At 500px, we firmly believe that your tools are just that—tools. We get asked “what are the best cameras and lenses for specific shots?” quite a bit. Whether you shoot with a phone, a great photographer can make beautiful photos using any device capable of capturing images.
Now, let’s get practical. Want to take better photos with your smartphone? Great! We asked four talented 500px photographers to share their tips for making the most of your phone’s camera.
So if you want to start capturing smartphone photos like the ones above, get out a pen and paper (or, more likely, a text file on your laptop), and prepare to take notes:
1. Be ready!
I always keep my phone in camera mode so that when I unlock it, it’s ready for taking pictures. A good moment is so easy to lose. There can be no excuses such as, “Oh, my phone is somewhere in my bag,” because we are talking about mobile photography. Your phone should be in your hand.
It may be an obvious thing to say, but nevertheless, you should remember to charge your phone and to keep your lens clean. I carry a charger with me most of the time to use, for example, if I’m having coffee in some nice cafe, but the charger won’t save me in the forest.
I also often switch my phone to airplane mode. Not only does it help save the phone’s battery, but it also eliminates distractions and forces you to focus on photography.
2. Don’t think twice, take pictures whenever you want and of whatever you wish!
If you doubt whether to take a picture or not—take it! Snap it! Some moments will not be repeated. If you don’t like your picture, you can always delete it, but if you lose the moment, you wouldn’t be able to turn back time and catch it. Don’t overthink and hesitate, because there’s nothing to lose.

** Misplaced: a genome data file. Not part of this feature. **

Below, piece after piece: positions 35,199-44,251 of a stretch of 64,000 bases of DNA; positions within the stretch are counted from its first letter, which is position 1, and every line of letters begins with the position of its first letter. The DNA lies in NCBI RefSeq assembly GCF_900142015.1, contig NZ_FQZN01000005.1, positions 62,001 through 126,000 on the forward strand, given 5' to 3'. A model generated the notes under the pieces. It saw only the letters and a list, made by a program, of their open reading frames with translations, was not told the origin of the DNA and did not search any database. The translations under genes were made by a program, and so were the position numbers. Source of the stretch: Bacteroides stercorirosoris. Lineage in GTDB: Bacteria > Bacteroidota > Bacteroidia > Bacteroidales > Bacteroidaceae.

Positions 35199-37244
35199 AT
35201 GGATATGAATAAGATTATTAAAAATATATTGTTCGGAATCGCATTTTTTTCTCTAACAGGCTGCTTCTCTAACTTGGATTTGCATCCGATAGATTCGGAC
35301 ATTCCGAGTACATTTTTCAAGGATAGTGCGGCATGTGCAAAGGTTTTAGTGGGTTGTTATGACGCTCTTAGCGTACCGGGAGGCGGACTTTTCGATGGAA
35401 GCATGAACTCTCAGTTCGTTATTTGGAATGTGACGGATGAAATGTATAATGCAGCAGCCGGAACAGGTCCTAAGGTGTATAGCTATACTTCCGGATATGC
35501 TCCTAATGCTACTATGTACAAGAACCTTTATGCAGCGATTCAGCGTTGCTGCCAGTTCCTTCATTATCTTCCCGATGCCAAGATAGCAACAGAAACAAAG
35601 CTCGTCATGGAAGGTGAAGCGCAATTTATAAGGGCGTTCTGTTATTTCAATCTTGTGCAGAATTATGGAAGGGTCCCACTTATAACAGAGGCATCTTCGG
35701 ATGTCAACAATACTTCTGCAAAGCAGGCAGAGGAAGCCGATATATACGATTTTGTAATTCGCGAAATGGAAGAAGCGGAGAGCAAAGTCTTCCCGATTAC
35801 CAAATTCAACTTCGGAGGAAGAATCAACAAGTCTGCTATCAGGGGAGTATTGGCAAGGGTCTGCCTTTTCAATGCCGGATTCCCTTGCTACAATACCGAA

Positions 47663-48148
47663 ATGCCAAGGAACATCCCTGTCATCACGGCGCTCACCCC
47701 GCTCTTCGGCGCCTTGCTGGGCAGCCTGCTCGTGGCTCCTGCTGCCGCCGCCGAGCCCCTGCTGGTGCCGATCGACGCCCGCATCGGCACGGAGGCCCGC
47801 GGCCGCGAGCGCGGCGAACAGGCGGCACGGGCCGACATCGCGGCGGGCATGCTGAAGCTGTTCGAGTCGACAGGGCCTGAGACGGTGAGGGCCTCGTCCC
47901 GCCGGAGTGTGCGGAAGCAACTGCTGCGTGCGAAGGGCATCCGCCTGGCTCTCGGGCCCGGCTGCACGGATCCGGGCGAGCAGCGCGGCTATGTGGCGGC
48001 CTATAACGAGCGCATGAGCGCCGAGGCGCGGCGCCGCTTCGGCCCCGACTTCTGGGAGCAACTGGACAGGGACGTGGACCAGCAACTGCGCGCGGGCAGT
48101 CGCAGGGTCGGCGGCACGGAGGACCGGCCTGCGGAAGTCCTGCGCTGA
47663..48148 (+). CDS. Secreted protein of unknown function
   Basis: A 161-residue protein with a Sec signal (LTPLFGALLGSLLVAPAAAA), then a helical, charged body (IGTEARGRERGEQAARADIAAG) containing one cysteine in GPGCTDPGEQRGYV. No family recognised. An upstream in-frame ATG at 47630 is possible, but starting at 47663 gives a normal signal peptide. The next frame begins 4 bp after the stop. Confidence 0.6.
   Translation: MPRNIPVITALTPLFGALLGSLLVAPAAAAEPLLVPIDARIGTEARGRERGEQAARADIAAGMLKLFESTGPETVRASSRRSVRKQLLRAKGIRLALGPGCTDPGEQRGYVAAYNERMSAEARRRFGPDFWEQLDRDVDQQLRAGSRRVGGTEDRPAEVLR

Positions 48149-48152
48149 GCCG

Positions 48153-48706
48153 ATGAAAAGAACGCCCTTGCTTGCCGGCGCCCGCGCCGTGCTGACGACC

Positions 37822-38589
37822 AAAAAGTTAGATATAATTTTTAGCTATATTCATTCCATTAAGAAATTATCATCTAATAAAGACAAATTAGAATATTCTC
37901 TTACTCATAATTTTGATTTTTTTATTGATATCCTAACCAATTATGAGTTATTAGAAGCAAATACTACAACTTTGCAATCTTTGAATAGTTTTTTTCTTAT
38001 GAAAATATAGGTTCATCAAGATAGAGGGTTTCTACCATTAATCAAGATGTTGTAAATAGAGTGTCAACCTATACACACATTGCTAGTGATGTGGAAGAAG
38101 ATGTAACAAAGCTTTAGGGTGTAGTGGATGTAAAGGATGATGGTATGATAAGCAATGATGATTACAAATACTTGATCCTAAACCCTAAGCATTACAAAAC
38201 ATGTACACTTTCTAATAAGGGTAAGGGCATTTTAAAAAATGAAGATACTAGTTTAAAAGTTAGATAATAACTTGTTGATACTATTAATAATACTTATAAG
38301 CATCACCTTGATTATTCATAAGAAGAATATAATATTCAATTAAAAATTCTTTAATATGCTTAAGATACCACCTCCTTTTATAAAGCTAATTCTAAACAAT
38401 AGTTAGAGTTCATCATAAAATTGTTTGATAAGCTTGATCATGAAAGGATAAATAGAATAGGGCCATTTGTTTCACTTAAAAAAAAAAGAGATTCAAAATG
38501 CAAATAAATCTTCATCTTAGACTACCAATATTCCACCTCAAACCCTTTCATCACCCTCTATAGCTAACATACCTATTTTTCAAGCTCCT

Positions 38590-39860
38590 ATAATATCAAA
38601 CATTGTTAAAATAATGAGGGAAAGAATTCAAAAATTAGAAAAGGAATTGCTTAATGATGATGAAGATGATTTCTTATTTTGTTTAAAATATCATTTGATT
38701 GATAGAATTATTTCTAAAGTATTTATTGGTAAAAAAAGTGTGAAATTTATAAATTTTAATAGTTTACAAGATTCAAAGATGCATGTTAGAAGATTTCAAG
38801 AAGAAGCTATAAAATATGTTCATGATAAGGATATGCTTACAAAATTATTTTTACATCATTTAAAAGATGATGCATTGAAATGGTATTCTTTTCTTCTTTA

3. Light is the answer!
Let’s not forget that photography is all about using light. Even the most boring composition will be saved by the good light, no matter if it’s day or evening.
4. Learn the technical quirks of your phone camera
Find out the strong and weak sides of your phone. I know that my Phone isn’t good at night photography. The pictures are noisy and blurred. That’s why I try to use it only in the daytime.
Don’t be lazy, read the manual and make sure you’re using your phone in the most efficient circumstances. We may be self-confident and think that we know it all, but sometimes little tips in the manual can help us improve our photos in a big way. Learn how you can control the exposure or focus on the objects better, for example.
5. Don’t use zoom!
I think this is the first step towards taking a bad smartphone picture. If you want to zoom in on something, use your legs and move! Don’t forget that this is just a phone, and its capabilities are generally not the same as a DSLR lens.
6. Select and retouch!
Be selective! Try to choose only the best pictures and then edit those.
There are many apps that will help you to do this, and while we can’t understate their help in creating beautiful images, don’t try too hard. You should remember that sometimes a picture is much better without filters.
It’s also worth mentioning that there is no “magic” application. Sometimes a picture can not be saved and instead of “torturing” it, you’d be better off taking another photo. Try to use fewer filters and more individual adjustments that you can apply—each of of your photographs is different, so take an individual approach to editing them, too.
7. Choose unique angles
Try shooting from the dog’s view—this will make you look at the objects from a new perspective.
Also learn to use the grid, and then, just as importantly, learn to do without it.
8. Make your pictures come alive!
Print your pictures, send them as postcards, give them to your friends, hang them on your walls. Holding your pictures in your hands is such a lovely feeling, and it can’t be compared with looking at your pictures on a smartphone screen.
9. Don’t try to stick to one style!
I see a lot of people nowadays trying to shoot in one style, or even the same exact colors—don’t do this! Remember that versatility is great and showcases your creativity.
Who said that you can only be interested in landscape photography? If you feel like taking a portrait of someone, then do so. Don’t pigeonhole yourself. Be eager and don’t stop shooting. Your own unique style will develop!
10. And last, but not the least…
– A warm breakfast tastes better than it looks… put your phone away and eat the damn thing.
– Don’t cross the road while editing pictures.
– Love what you do and don’t let the critics get you down too much.
– Don’t sit at home. Explore!